CREATION OF THE MOUNTAIN SNOWPACK

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Snow Metamorphism
“Change of the snowpack over time”
Metamorphism
at and near the
surface
Metamorphism
within the
snowpack
Photo: Scott Schell
When snow falls
from the sky, it
looks like a
“snow flake.”
E. Greene slide
As it falls,
and piles up
and sits on
the ground, it
changes.
How it changes
affects the
avalanche
conditions.
Once snow is on the ground,
the grains that make up the layers
change over time.
Layers undergo continual change
Photo: Scott Schell
At the surface and below the surface
This process is called metamorphism
Snow Metamorphism
“Change of the snowpack over time”
Factors changed by metamorphism:
•Shape and size of grains
•Bonds between grains
•Density
•Temperature, Reflectivity of radiant energy (albedo)
•Hardness
•Porosity
•Deformation properties
•Shear and tensile strength
•Thermal conductivity
Weather affects snow at and near
the surface
• Wind
• Temperature
• Solar
Radiation
• Rain
dif f usion
suspension
more than 100
more than 15
Blowing Snow Definitions
This graph should change to:
Type of
Moveme nt
Snow particle
Me chan is
m
Creep
Near surf ace rolling
Saltation
B ouncing <1m height
Turbulent
dif f usion
Airborn suspension
W ind
spe e d
(Kph)
Light: less
than 18
Moderate:
20-40
Strong: >50
Re-distribution
of snow
Little:
Less than 10%
Most: about 80%
Little:
less than 10%
less t
Wind Crust
Wind Affected
Wind Slab
Photo: B. Pritchett
What do the Grains Look
Like in a Wind Slab?
Temperature Affected
Solar Affected
Photo by E. Wengli
Solar and Temperature Affected
HEATS UP DURING DAY – REFREEZES AT NIGHT
MELT FREEZE METAMORPHISM
Photo: T.Carter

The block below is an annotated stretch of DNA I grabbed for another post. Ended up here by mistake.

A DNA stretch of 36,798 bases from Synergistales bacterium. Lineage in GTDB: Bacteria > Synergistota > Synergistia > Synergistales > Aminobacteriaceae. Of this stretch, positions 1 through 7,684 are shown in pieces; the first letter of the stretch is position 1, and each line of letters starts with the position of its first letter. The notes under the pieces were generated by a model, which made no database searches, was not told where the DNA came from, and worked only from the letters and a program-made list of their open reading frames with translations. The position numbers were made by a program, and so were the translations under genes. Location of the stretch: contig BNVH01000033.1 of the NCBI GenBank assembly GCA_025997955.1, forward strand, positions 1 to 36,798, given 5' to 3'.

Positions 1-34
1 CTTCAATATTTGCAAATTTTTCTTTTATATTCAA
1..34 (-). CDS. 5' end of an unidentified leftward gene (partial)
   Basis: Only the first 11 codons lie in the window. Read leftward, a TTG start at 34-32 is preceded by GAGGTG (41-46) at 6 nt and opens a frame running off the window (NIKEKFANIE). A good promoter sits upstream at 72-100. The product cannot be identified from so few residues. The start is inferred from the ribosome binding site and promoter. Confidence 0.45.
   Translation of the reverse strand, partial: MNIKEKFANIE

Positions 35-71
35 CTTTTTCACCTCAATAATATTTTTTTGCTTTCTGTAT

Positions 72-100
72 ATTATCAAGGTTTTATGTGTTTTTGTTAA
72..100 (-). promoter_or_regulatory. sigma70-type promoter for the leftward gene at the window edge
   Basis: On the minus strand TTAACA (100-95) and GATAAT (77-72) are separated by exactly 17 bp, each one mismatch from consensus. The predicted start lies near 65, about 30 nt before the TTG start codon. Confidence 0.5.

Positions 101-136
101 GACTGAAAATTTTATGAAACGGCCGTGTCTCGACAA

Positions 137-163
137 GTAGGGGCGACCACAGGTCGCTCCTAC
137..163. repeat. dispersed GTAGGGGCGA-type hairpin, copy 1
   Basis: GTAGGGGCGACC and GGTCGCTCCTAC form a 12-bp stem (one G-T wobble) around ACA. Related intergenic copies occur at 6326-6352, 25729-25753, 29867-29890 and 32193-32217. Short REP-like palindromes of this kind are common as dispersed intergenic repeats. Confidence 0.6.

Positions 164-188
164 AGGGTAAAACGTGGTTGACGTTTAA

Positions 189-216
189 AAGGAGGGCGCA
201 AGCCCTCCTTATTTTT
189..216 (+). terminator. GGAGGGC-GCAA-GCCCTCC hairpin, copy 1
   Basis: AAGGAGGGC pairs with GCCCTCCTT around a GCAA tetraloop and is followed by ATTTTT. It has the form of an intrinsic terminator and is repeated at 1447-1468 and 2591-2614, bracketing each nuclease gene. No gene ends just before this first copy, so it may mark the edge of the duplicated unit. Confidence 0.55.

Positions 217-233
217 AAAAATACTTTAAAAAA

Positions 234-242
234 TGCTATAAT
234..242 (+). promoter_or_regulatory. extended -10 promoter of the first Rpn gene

Rain Affected
Surface Hoar
Metamorphism
Within the Snowpack
Vapor pressure gradients  Vapor movement
Created and
affected by:
•Temperature
gradients
•Grain size
•Radius and
curvature
Factors that Drive Change within
the Snowpack
• Air temp
•Height
of snow
•Ground
temp
Photo: Gallatin NF
Metamorphism Within the
Snowpack
Faceting
Rounding
Wet Metamorphism
• Liquid water present
• Temperature near 0° C
Corn Snow
Corn Snow
Slush
Melt-freeze Crust
Conditions that Promote
Melt-freeze:
•
•
•
•
•
•
•
•
High daytime temperatures
Strong solar radiation
Cold night time temperatures
Recurring cycle of melting
and freezing
High density wet snow
Rain
Sunny aspects
Steeper slopes
Dry Metamorphism
• No liquid water present
• Temperatures less than 0° C


Result of vapor
movement
Vapor movement is driven
by vapor pressure
gradient,
controlled by:
– Temperature
– Grain size
– Radius and curvature
Why temps are important
Temperature is only important because
vapor pressure decreases with ice
temperature !!!
Temperature gradient
“The change in temperature over height”
Primary factors:
 Air temperature
 Ground temperature
 Snow height
Air
Colder < 0 °C
Snowpack
Warmer ~0 °C
}
Snowpack
height
Ground
Amount of change in
temperature between the
ground and snow surface
influences metamorphism
Big Change = High Gradient
Small Change= Low Gradient
Calculated Temperature Gradient
Tsurf – Tgnd
-------------------- = cTG
HS
• Tsurf is temperature of the snow at the surface
• Tgnd is temperature of the ground
• HS is the height of snow in centimeters (/10cm)
• cTG is the calculated temperature gradient
Calculate the temperature gradient:
2
Tsurf = -20, Tgnd = 0, HS = 100, TG = ______
T10 – Tgnd
-------------------- = cTG
HS
Calculate the temperature gradient: